NIKOL DAVIS

Runway Coach. Model. Actor.

HOW TO DETERMINE YOUR MODEL RATE

Posted By on April 15, 2019 in Nik's Tips, NTG, RiNIKulousness (BLOG), Runway, Runway Monday | 0 comments

HOW TO DETERMINE YOUR MODEL RATE

I’m asked all the time by freelance models how to determine your model rate. 💵 It’s tough to lock down a solid answer for this question because there are a lot of variable to consider:

  • How long have you been modeling?
  • What is your strength?
  • What type of gig is it, and what will you be doing?
  • Who is it for?
  • How many hours are required?
  • How far do you have to travel?
  • What benefits do you bring?

I believe freelance models should have a runway rate and a print/other rate. Based on your strengths, you can charge more for one rate over another. Also, determine how you will establish your rate (and this should be per gig) – hourly (if hourly have a minimum number of hours, i.e. 2 or 3-hour minimum), day rate (have a max number of hours for day rate, no less than 8 hours), half day rate (half day is generally 4-5 hours worth of work).

Runway shows are generally long days, so I suggest a flat runway rate. Where print/promotional or other gigs may be shorter, so I suggest an hourly rate. If you know it’s an all day gig, you can do a day rate, etc.

Do your research on who the gig is for … is it a small, local, up & coming boutique? If so, they may not be able to afford a high hourly or day rate. Know your worth, but if it’s a gig you want, don’t be afraid to negotiate. Are you willing to work for a lower rate plus an item of clothing? Or is this boutique so poppin’ that just being a part of this will give all kinds of social media exposure, and you’re willing to work for free? This is all subjective. Make it worth your while.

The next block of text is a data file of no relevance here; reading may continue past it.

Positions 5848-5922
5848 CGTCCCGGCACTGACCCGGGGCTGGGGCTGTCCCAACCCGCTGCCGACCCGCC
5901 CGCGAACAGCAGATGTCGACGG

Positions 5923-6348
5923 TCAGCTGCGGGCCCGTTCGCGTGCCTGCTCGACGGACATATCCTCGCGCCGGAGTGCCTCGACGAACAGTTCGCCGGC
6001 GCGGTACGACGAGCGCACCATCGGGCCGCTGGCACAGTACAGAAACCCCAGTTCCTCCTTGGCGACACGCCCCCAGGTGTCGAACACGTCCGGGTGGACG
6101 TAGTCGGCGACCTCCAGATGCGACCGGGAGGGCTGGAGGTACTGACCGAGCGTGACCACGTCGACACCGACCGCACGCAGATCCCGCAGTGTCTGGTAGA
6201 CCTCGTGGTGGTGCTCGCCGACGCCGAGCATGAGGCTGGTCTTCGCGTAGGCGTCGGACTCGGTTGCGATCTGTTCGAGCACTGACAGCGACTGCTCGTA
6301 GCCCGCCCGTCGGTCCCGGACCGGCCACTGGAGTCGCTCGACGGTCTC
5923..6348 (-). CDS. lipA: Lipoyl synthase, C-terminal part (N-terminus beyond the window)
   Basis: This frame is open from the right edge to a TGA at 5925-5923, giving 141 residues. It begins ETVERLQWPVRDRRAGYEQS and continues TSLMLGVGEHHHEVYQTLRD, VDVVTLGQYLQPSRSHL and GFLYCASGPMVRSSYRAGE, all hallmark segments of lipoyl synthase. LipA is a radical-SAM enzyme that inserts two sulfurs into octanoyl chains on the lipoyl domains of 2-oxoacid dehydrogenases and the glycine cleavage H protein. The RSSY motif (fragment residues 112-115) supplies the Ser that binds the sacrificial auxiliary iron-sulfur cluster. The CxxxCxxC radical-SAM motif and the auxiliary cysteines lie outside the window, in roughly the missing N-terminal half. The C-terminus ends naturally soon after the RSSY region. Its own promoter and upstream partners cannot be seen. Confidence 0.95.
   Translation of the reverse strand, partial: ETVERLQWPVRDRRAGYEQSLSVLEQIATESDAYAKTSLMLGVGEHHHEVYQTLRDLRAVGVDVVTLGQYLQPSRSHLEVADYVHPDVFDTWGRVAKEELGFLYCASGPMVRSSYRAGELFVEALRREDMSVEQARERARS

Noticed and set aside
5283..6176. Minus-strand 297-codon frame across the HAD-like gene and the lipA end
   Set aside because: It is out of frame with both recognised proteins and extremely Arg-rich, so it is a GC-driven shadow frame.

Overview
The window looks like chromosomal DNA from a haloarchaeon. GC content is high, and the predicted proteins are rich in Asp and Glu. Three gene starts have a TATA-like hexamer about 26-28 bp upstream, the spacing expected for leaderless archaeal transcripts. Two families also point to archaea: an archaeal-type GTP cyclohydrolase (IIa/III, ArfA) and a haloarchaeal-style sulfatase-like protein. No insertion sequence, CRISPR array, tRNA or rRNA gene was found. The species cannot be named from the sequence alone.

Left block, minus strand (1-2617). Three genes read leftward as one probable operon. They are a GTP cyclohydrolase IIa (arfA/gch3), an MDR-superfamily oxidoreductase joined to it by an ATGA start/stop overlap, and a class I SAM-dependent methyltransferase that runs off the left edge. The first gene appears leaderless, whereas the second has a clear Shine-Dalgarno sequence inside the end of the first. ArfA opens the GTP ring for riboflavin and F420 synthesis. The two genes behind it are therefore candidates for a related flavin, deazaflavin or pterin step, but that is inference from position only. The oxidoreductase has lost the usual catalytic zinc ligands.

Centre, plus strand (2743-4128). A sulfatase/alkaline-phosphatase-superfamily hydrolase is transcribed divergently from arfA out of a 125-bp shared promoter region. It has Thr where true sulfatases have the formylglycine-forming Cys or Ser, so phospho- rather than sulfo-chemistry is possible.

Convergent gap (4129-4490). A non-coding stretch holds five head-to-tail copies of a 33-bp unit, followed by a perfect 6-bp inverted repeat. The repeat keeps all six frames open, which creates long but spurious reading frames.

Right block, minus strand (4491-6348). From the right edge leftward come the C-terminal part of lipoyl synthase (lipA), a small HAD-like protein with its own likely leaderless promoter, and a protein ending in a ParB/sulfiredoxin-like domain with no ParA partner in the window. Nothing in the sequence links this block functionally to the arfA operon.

Know what you bring to the table. I know I have a strong runway walk, years of experience, and a professional attitude and demeanor. I will have a higher runway rate. However, if I don’t do a lot of photo shoots, and I know I need to be coached, I’ll ease up on my print or promo rate because I’m not as strong in that area, got it?

Just as important it is to know your worth, you also don’t want to be overpriced for what you bring. If you’re brand new to the industry, have booked minimal work, and still have a lot of experience to gain, don’t expect to get paid the big bucks right off the bat. They’ll book the model who bring the most for the lowest cost.

Here’s a general range for aspiring freelance models (don’t forget to consider all of the above):

  • Runway Rate: $75-$300
  • Print Hourly Rate: $50-$300/hour (minimum 2 hours)
  • Half Day Rate (4 hours or less): $75-$300
  • Full Day Rate (8-12 hours): $200-2,000

Of course, if you are represented by an agency you don’t need to negotiate your own rate. However, if you are booking your own work be realistic in your pricing. You don’t want to do too much for too little, and you don’t want to be overpriced. Understand that it may take a few gigs to understand what exactly you’re getting into, and also know that if they didn’t go through an agency to book it’s likely because they don’t have a large budget.

Comment below to let me know how you’ve determined your model rate. Has it been helpful?

See You on the Runway! 💋

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